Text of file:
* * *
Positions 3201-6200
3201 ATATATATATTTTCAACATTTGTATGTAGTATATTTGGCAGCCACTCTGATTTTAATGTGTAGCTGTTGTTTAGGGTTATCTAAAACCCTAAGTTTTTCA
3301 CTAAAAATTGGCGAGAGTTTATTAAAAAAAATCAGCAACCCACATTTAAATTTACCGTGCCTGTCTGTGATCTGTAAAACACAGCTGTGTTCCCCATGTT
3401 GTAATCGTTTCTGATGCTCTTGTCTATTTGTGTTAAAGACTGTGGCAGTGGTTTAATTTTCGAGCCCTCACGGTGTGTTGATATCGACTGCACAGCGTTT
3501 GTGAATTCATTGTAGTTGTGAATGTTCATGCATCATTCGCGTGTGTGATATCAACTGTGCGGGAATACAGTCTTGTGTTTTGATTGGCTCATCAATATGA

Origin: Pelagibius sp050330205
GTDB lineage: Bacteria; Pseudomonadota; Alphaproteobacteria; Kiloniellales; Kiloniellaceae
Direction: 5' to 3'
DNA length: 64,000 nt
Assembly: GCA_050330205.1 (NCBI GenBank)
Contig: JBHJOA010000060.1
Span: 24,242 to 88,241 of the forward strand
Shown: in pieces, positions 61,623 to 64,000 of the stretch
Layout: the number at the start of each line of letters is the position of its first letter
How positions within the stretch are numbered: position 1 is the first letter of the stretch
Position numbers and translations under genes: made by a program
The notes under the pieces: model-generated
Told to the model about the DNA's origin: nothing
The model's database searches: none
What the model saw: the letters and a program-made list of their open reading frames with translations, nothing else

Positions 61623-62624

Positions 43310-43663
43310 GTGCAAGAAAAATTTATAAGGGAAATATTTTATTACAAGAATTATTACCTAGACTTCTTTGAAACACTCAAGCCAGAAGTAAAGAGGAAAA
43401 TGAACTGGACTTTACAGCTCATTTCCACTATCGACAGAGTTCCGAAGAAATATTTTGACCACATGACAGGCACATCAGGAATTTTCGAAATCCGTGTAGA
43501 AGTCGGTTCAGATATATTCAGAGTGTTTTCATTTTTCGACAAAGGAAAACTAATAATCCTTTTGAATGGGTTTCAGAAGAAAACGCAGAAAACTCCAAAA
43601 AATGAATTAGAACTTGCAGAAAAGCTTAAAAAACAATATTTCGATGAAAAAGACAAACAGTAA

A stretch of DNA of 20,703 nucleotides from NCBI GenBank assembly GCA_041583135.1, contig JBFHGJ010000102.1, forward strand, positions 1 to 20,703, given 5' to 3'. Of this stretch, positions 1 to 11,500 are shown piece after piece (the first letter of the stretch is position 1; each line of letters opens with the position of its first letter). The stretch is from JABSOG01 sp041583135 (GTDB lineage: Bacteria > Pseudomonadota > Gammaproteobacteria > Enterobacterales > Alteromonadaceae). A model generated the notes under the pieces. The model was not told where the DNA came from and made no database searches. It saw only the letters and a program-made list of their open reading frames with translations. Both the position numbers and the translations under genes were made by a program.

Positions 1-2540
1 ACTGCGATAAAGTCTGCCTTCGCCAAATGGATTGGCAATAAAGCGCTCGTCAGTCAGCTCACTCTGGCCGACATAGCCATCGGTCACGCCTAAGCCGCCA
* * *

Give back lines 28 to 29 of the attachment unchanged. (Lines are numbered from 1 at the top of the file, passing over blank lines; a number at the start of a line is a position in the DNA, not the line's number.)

Positions 1-2540
1 ACTGCGATAAAGTCTGCCTTCGCCAAATGGATTGGCAATAAAGCGCTCGTCAGTCAGCTCACTCTGGCCGACATAGCCATCGGTCACGCCTAAGCCGCCA